Mary, Queen of Scots - Preface
Table of Contents
- 0. STORY PREFACE
- 1. ENGAGED, MARRIED and WIDOWED
- 2. DEATHS of RIZZIO and DARNLEY
- 3. BAD JUDGMENT and ABDICATION
- 4. ESCAPE from LOCH LEVEN
- 5. "SAFELY KEPT and GUARDED"
- 6. IMPACT of the BABINGTON PLOT
- 7. MARY DEFENDS HERSELF
- 8. "FOR the CAUSE of the TRUE RELIGION"
- 9. EYEWITNESS REPORTS a BEHEADING
- 10. THE CASE of the BLACK PEARLS
- 11. MORE BACKGROUND on MARY
Image depicting official painting of Mary, Queen of Scots maintained by Blairs Museum, Aberdeen, Scotland. Online courtesy Wikimedia Commons.
I forgive you with all my heart,
for now, I hope,
you shall make an end
of all my troubles.
Mary Stewart (as her name was spelled when she was born) was a royal baby. Her father, James V, was king of Scotland. Her mother, Mary of Guise, was a French princess who'd lived in the palace at Chateaudun.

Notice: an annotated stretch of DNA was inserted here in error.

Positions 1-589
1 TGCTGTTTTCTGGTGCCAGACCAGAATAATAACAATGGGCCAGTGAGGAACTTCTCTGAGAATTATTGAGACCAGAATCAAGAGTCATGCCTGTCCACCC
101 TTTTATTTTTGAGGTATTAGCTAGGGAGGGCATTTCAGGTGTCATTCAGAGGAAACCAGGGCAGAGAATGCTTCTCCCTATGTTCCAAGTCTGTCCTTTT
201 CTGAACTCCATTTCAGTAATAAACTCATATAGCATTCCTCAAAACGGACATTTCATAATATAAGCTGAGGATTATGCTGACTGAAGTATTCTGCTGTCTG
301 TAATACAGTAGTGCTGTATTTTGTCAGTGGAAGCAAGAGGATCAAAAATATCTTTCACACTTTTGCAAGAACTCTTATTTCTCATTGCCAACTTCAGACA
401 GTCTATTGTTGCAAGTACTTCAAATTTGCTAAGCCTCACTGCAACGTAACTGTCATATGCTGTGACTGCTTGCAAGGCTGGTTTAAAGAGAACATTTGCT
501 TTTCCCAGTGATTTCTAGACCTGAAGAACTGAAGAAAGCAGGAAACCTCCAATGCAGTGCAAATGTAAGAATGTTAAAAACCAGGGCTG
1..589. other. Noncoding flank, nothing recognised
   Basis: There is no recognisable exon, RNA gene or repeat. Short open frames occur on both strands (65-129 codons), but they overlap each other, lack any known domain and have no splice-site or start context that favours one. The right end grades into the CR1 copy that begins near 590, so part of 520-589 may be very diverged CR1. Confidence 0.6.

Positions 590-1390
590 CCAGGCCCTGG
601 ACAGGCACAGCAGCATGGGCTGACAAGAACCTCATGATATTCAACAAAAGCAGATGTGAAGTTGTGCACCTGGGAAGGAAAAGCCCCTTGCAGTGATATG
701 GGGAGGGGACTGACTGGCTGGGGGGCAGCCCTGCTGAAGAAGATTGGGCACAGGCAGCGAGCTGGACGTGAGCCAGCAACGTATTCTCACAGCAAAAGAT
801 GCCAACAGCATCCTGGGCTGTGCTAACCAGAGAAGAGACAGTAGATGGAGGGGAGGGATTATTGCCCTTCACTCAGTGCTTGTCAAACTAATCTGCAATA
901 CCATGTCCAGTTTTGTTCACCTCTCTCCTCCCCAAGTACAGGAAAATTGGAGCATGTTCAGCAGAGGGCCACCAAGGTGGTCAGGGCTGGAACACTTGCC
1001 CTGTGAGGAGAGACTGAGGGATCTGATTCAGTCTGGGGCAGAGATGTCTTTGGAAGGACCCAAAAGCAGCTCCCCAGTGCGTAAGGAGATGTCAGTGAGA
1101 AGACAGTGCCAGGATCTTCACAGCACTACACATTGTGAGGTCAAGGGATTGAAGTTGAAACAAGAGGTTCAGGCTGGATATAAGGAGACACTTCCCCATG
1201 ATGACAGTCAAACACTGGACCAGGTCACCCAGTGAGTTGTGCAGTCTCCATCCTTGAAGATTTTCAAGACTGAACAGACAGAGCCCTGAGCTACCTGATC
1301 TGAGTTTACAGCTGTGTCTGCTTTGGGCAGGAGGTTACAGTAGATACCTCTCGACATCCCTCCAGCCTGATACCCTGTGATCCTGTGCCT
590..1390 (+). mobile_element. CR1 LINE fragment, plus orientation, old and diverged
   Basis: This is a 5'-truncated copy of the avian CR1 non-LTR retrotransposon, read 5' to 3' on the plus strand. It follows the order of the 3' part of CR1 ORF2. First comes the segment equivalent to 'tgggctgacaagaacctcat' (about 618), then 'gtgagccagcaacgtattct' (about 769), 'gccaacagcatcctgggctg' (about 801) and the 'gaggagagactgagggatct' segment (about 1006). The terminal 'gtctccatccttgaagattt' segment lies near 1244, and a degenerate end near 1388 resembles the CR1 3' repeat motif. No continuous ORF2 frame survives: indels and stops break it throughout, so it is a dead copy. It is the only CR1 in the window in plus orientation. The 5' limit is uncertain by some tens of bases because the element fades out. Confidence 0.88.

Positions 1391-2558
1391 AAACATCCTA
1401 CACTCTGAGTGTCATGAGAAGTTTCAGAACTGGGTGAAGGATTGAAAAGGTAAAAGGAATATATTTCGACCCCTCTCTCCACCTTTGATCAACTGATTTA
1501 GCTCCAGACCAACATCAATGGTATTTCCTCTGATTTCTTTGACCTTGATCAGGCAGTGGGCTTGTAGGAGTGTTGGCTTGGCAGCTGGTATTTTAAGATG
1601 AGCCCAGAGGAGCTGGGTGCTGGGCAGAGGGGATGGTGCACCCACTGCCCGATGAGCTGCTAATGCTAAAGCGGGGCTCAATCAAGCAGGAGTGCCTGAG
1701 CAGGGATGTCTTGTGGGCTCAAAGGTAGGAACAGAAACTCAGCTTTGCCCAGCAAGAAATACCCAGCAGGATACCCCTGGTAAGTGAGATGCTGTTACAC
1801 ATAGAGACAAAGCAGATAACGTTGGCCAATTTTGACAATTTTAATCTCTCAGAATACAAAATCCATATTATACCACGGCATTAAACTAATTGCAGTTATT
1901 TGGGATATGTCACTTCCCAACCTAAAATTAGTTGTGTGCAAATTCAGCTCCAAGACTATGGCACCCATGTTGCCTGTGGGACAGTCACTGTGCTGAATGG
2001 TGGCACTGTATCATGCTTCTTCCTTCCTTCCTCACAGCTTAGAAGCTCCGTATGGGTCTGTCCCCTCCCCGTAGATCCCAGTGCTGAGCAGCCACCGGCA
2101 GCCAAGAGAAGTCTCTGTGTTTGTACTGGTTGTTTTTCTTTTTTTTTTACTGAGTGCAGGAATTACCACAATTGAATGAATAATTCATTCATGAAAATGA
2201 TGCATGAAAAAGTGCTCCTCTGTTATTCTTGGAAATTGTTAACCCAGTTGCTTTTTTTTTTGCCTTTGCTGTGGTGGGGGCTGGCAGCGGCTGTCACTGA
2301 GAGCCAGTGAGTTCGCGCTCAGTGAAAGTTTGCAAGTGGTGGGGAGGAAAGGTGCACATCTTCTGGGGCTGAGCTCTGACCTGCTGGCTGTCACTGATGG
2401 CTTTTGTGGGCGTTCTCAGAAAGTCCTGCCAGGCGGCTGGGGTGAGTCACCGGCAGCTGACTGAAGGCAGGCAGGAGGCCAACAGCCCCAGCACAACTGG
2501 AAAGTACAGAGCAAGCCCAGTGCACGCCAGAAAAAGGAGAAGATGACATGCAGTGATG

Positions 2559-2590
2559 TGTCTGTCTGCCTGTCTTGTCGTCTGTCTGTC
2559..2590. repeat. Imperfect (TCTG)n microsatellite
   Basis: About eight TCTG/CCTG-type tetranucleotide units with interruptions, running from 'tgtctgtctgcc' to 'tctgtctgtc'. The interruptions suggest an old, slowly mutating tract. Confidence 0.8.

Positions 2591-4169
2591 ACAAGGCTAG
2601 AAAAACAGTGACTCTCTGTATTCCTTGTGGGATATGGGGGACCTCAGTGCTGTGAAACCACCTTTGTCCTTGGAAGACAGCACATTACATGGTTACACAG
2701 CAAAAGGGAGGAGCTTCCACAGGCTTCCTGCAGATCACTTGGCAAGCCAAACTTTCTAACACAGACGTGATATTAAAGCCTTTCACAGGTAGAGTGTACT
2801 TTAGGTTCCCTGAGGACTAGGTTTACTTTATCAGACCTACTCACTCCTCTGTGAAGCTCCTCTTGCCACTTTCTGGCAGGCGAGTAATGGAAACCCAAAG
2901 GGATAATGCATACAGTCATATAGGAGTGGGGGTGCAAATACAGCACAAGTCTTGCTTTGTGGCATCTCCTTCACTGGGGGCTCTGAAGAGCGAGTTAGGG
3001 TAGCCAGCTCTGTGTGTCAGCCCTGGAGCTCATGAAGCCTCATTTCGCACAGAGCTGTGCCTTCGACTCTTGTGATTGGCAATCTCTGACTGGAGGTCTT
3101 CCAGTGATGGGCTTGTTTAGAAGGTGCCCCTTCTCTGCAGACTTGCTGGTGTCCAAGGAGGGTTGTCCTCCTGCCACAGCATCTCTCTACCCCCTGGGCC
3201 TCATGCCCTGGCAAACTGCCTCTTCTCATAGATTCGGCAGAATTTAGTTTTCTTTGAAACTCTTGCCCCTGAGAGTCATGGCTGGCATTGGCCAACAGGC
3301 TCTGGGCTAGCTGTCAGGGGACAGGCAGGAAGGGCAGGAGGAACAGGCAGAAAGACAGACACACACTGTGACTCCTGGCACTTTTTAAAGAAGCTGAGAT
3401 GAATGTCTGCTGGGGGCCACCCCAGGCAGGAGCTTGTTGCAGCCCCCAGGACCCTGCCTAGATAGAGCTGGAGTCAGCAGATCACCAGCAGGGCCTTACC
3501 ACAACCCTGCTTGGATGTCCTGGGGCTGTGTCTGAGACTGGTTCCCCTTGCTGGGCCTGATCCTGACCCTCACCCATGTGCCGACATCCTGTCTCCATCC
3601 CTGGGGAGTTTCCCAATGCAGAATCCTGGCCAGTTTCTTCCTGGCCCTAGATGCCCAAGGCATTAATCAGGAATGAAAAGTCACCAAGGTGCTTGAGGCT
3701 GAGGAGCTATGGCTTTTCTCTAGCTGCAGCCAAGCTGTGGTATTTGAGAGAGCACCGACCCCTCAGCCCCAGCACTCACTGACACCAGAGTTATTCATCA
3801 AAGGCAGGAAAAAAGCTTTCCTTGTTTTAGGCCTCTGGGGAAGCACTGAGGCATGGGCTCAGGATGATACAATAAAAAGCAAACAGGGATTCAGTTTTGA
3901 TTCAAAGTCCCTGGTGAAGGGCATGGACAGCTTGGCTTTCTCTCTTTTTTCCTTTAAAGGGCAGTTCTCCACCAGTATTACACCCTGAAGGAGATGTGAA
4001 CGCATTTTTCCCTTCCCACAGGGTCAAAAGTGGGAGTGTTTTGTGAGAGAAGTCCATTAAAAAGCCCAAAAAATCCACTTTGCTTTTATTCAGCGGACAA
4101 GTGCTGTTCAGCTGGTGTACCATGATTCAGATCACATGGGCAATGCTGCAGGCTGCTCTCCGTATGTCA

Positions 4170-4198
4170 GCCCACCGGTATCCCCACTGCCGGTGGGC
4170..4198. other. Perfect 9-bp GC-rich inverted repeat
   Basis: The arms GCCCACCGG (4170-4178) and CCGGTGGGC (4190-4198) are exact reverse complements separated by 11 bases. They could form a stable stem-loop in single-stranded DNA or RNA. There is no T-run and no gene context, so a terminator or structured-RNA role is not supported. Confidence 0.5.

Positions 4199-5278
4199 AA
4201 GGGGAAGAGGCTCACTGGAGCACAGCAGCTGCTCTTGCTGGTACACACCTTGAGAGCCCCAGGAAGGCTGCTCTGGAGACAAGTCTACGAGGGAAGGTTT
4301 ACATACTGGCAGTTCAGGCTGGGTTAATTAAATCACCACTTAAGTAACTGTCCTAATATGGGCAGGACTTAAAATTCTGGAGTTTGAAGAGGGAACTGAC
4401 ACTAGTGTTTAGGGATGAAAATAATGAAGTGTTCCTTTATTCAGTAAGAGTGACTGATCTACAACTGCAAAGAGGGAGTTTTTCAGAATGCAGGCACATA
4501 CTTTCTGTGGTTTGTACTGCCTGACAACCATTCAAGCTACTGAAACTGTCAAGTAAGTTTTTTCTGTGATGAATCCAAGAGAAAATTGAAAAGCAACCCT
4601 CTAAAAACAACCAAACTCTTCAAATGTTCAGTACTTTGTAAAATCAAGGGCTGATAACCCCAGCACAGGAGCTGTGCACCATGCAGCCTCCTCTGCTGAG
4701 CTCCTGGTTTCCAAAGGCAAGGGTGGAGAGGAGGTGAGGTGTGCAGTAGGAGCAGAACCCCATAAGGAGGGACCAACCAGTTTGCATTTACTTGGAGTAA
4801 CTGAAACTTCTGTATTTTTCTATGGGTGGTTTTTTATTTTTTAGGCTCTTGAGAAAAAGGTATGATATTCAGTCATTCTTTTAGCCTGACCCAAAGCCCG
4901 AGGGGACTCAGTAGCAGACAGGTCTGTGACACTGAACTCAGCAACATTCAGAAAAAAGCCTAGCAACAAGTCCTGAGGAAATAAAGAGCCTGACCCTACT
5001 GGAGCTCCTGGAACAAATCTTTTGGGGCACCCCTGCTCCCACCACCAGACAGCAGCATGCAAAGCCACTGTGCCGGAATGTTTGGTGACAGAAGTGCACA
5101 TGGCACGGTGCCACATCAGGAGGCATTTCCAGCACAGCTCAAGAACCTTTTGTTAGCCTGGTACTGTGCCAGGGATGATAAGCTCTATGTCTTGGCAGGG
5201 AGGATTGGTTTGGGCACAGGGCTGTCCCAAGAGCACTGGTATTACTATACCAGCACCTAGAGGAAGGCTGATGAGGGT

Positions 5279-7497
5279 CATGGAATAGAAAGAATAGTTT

Henry VIII, then king of England, and Margaret Tudor, Mary's great-grandmother, were brother and sister. That made Henry's daughter, Princess Elizabeth, and Mary, the Scottish Princess, second-cousins.
With such impressive ancestry, one might think that Mary would have a comfortable life. But consider these facts:
- At six-days old, her father died and the princess became Mary, Queen of Scots;
- At six-months old, the Treaty of Greenwich promised she would marry Prince Edward (son of Henry VIII) when Mary was ten (but the Treaty was rejected by Scotland's Parliament):
- At six-years old, she was engaged to marry the Dauphin of France;
- At sixteen, she was married to the Dauphin;
- At eighteen, she was a widow.
She was a girl, then a woman, who belonged to the country. As a child, she was more a political asset, good for developing relationships between countries, than a young girl who could grow-up with her own family. Her personal desires and preferences had to take second place.
Hers is a tragic story. Let's find-out why.
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